How To Approach Exam Questions I Oxford Open Learning


    How To Approach Exam Questions

    Exam Questions On The Horizon

    It might only be March, and May may seem so far away, but two things are worth mentioning: it’s never too early to be exam-ready, and time moves faster than you think it does.
    So while you’re stepping up your revision, one of the best and most effective approaches is getting stuck into past exam papers. You’ll have a lot of the fundamentals of whichever subject you’re tackling in your memory already, but these questions will test how you apply what you know. It’s not just about information retention, but how you can use it alongside your problem-solving skills to reach an answer. Don’t think of them as tests but as puzzles.

    The Anatomy Of An Exam Question

    First of all, let’s pull apart these questions, and typically how they’re put together and the big clues they contain that will tell you what kind of response examiners are looking for (unfortunately, it won’t outright tell you the answer, just how to structure it).

    The Prompt: This is the stem, the important part of the question amongst all the jargon and other information you’re given. It’s here that you’ll find the core information and the context for the question. It’s also where the imperative verbs will be that will tell you how to answer it.

    Imperative Verbs: pay attention to these, because they are the indicator of just how to go about it. ‘Describe’, ‘compare’, ‘evaluate’ and ‘justify’ will all demand different answers. ‘Describe’ simply wants you to explain, while ‘compare’ will want you to look at the differences between two sets of data/sources. ‘Evaluate’ is likely going to want to you point out the flaws and the strengths of a source and decide on its reliability, and ‘justify’ will be wanting you to back up your answer using evidence from the text. These are just a few examples, so be sure to make a note of all the different ones you run into when looking at past papers, you may just notice a trend.

    Supplementary Materials: these will be your data sets/graphs/images/sources depending on the exam you’re taking. It’s important to take the time to give them a good read-through. Your impulse will be to do so quickly and the temptation will be there to skim. Don’t. You’ll run the risk of misreading the information and that can derail your entire answer.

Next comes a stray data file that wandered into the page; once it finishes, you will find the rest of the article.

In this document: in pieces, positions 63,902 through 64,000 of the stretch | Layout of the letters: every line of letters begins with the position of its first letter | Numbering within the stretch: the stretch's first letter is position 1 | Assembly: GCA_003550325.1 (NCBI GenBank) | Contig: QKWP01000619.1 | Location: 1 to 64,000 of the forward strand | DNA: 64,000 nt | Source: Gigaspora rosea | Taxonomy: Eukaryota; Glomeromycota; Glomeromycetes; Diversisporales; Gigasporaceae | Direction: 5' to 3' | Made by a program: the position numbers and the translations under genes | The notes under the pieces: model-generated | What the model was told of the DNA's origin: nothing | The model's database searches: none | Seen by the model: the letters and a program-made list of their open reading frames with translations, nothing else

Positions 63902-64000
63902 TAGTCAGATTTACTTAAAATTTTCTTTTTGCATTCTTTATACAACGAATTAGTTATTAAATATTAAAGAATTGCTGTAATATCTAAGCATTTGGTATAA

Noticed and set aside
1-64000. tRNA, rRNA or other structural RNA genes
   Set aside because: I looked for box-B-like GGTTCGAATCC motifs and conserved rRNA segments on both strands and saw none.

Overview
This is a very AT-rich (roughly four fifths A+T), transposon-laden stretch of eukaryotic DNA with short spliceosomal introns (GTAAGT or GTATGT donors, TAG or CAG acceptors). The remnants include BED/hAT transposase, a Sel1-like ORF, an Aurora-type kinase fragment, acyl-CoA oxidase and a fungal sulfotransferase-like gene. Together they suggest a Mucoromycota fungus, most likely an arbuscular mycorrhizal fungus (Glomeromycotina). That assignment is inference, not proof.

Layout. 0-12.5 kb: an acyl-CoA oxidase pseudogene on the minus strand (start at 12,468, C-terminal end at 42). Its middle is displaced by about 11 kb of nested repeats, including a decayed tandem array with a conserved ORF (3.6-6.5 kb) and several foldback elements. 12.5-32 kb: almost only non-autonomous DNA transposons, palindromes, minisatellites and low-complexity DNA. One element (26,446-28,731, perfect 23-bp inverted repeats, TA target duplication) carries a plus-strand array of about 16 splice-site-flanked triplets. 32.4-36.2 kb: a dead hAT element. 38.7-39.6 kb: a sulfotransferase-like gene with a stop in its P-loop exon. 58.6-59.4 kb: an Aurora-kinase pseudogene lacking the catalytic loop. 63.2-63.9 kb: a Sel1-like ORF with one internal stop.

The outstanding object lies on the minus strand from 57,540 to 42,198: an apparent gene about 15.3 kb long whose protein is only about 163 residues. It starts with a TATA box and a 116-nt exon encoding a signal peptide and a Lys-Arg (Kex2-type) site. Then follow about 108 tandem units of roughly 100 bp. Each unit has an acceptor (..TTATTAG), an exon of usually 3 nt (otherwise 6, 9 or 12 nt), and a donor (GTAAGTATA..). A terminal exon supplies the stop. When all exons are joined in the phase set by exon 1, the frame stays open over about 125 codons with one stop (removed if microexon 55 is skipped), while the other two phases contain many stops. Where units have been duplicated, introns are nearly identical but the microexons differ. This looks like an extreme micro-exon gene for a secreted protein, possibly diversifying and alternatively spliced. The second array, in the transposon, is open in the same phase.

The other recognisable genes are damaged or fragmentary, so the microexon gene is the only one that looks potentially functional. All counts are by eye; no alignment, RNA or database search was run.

Mark Allocation: Have a glance at the marks available for the question. While not applicable to all exams (those that require longer-form responses) these can be a good indicator of just how much time and effort is required. If there are only a couple of marks at stake and you’re scratching your head at the way to answer it, chances are you’re overthinking it.

    Planning Makes Perfect

    Be sure to spend a few minutes before writing your answer to plan out what you’re going to say. Jot down some key arguments and examples, and highlight anything you think could be relevant. Prioritise the points you think best fit the answer, and then write. Taking the time here will help focus your writing and stop you from meandering from your point. Plus, should you run out of time, that plan will point out where your answer is going. It may not have much of a bearing on your marks, but you can’t rule out the marker not taking it into account.


    Spending too much time on one question has the consequence of leaving you considerably less time for any subsequent ones. If you’re struggling with a question, the next one you may find much easier—how you’ll kick yourself if you waste time on a lost cause when you could maximise your marks elsewhere on the paper! Two partially answered questions will net you more marks than one good one and one terrible one, bear that in mind.

    Using your time wisely is very important, and while it’s understandable that exam situations can cause a bit of stress, and once you get momentum in a question you can lose track of that clock; discipline with your timing is one of the most valuable assets to have in an exam.

    Cross Your ‘T’s, Dot Your ‘I’s

    Keep in mind to leave yourself five minutes at the end to give your answers one last read-through to catch any errant spellings and missing punctuation. The amount of marks dropped for not adhering to the fundamentals of writing keeps teachers up at night, and you wouldn’t want to lose out on a grade because you misplaced too many commas.

    Whatever You Do, Don’t Do Any Of These

    Panic! Of course, that’s easier said than done, but keeping your cool will help you save precious time. You can help mitigate your angst by practicing exam papers under timed conditions. It won’t solve everything, but at least it will give you one less thing to be worried about.

    Waffle! Keep in mind the points above, and don’t jump straight in to writing your answer, and you’ll do well to avoid this. Long answers that dance around the point don’t score as well as concise ones that are half the length.

    Dwell on it. Coming out of the exam wondering what could have been and talking to your friends comparing answers is a great way to bring your mood down. Once time is up, there is nothing else you can do. Take a break, do something to take your mind off it—then on to the next one!

    There’s plenty of time between now and the exam, so use it wisely. Just remember, whatever may come results day, if you can get to the end of May and tell yourself that you tried your very best, what else could you do? Nobody can ask more of you than that.

    You’ve got this, good luck.


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